The Head Royce School Citizenship Program
Head-Royce School believes that civic purpose is a vital part of our mission to foster in our students a lifelong commitment to constructive and responsible global citizenship. Our goal is to prepare citizen leaders who demonstrate social responsibility, an ethic of service, a deep appreciation of diversity, and a passion for democratic ideals. Our School has a significant role to play in helping to make our community a better place, by forging connections with our local, national and global community. To achieve this mission, the School offers a K-12 service-learning program, emphasizes our students' political awareness, nurtures our cornerstone and innovative partnerships, and fosters global perspective in the educational program. The School actively engages its students, faculty, staff, board, parents, and alumni in meeting our civic purpose commitment. Citizenship and Honor
For our students we provide a vision of good citizenship:
At Head-Royce School good citizens demonstrate respect and responsibility. The School encourages citizenship by promoting leadership, appreciation of individual differences, respect for others, compassion, integrity and ethical behavior.
All our students are asked to live by the Honor Code:
Our school community is built on trust. Honesty and integrity are at the heart of our mission of scholarship, diversity, and citizenship. As a member of the Head-Royce community I pledge to embrace two core values: respect and responsibility. I will respect others and myself, I will accept responsibility for my actions, and I will be honest in my daily work and conduct.
Emotional and Social Intelligence
Our School philosophy declares our commitment to "educate the whole child" and to nurture the "development of each individual student." We believe that our students' social-emotional growth is essential to their overall development as good citizens. We also believe that our core values of scholarship, diversity and citizenship can be nurtured best when students are confident of their social and emotional abilities. The work of Howard Gardner on multiple intelligences, reflected in our mission, and the work of Daniel Goleman on social-emotional intelligence, has been critical in shaping our philosophy.
Emotional intelligence, or EQ, is distinct from academic abilities, is a key part of what makes people do well in life, and can be expressed in at least five domains:
• Knowing One’s Emotions—recognizing a feeling as it happens is the keystone of EQ and crucial to psychological insight and self-understanding.
• Managing Emotions—handling feelings so they are appropriate builds on self-awareness and includes the ability to soothe oneself, shake off anxiety, and be resilient.
• Motivating Oneself—marshaling emotions toward a goal is essential for self-motivation, mastery, delaying gratification, creativity, and performing at a high level.
• Recognizing Emotions in Others—developing empathy enables a person to understand what people need and want and kindles altruism.
• Handling Relationships—managing emotions in others leads to social competence and is the ability that undergirds leadership and interpersonal effectiveness.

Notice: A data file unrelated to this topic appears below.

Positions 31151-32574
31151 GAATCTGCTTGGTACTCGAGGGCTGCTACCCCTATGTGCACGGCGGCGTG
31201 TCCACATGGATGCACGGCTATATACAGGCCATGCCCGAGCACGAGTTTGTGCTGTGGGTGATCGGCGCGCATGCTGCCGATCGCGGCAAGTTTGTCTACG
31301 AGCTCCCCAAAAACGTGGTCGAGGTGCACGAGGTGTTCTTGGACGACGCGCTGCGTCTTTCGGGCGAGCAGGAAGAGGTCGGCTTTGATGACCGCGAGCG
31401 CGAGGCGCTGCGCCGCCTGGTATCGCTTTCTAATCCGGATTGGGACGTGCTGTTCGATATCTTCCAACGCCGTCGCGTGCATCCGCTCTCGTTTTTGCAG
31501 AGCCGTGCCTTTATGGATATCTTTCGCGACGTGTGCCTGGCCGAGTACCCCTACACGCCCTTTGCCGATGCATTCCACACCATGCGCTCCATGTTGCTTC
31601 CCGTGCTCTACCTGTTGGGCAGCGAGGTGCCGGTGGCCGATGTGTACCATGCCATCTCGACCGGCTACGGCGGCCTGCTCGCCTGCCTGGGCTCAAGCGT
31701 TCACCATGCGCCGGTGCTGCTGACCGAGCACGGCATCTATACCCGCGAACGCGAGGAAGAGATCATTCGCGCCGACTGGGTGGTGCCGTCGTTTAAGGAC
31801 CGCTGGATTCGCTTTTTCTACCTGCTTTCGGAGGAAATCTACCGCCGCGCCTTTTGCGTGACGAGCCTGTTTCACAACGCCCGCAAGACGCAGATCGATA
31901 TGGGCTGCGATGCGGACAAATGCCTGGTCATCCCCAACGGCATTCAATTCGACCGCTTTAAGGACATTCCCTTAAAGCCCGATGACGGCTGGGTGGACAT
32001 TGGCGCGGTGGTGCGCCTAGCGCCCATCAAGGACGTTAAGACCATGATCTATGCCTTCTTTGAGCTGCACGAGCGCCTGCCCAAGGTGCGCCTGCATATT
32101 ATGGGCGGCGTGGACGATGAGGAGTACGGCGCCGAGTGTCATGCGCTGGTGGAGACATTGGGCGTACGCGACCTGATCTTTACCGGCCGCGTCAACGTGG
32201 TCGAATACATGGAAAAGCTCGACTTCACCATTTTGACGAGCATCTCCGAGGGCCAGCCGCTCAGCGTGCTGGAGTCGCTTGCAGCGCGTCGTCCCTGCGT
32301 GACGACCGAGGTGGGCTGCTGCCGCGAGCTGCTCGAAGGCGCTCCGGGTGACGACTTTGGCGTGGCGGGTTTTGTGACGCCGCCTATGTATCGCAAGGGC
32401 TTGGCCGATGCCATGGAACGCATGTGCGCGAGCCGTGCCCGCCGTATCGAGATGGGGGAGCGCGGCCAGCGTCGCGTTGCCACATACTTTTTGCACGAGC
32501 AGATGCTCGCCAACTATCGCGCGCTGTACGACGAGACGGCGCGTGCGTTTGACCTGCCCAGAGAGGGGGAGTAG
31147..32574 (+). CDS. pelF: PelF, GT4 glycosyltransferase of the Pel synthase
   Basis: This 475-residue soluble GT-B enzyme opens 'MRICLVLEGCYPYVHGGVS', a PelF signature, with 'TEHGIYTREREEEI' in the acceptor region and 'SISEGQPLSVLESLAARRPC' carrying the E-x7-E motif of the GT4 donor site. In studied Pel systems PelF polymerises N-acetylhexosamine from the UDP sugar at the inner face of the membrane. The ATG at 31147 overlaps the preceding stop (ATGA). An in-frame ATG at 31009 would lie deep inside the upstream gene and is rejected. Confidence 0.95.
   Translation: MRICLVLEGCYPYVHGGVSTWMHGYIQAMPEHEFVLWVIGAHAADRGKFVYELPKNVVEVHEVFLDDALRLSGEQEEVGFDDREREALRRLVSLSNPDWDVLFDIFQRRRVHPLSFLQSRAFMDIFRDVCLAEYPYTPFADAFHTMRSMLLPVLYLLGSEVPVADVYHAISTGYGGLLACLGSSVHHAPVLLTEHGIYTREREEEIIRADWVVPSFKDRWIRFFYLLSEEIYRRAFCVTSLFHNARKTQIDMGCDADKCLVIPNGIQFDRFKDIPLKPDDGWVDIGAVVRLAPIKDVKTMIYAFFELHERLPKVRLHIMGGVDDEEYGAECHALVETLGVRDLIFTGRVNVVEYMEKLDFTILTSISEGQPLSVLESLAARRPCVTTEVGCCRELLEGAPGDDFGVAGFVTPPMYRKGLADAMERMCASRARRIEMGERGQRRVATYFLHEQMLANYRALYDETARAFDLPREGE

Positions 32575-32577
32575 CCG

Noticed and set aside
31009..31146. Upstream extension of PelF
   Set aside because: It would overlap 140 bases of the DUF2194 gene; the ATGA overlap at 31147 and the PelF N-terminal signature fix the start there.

Student Support Services
We as educators have powerful tools to understand and to nurture the social-emotional development of our students. Our program to develop social-emotional intelligence is implemented daily by classroom teachers working in small classes and in close relationship with their students. In addition to the relationships teachers build with students, the School offers the following support services to strengthen the social-emotional lives of students:
• All faculty serve as advisors. In Lower School, classroom teachers are advisors to their class. In grades 6-12, teachers meet with a group of a dozen students to support their social, academic and extracurricular needs.
• Grade level deans help coordinate academic and personal support for students' development and organize various activities to bring the classes together.
• Each division has professional counselors and learning specialists to support student growth and development.
• The Physical Education Department and the health curriculum enriches these programs by emphasizing development of lifetime fitness and healthy lifestyle choices.
Working in close partnership with families, and understanding the critical importance of peer relationships, we can play a positive role in the growth of young people in our care.
The School's K-12 service learning program helps our students to learn about the diversity in the wider world. In the Lower School, service learning is built into the curriculum, and students In Middle School engaged in projects through their advising groups. In the Upper School, all ninth graders participate in a year long Service Learning Seminar on topics ranging public education and poverty to learning differences and human rights, and they develop an Action Plan to guide their future service work. In grades 10-12, students complete forty hours of service. This year Upper School students contributed over 4000 hours of service to the community. By supporting our students' personal development we seek help them lead fulfilling lives of service to others.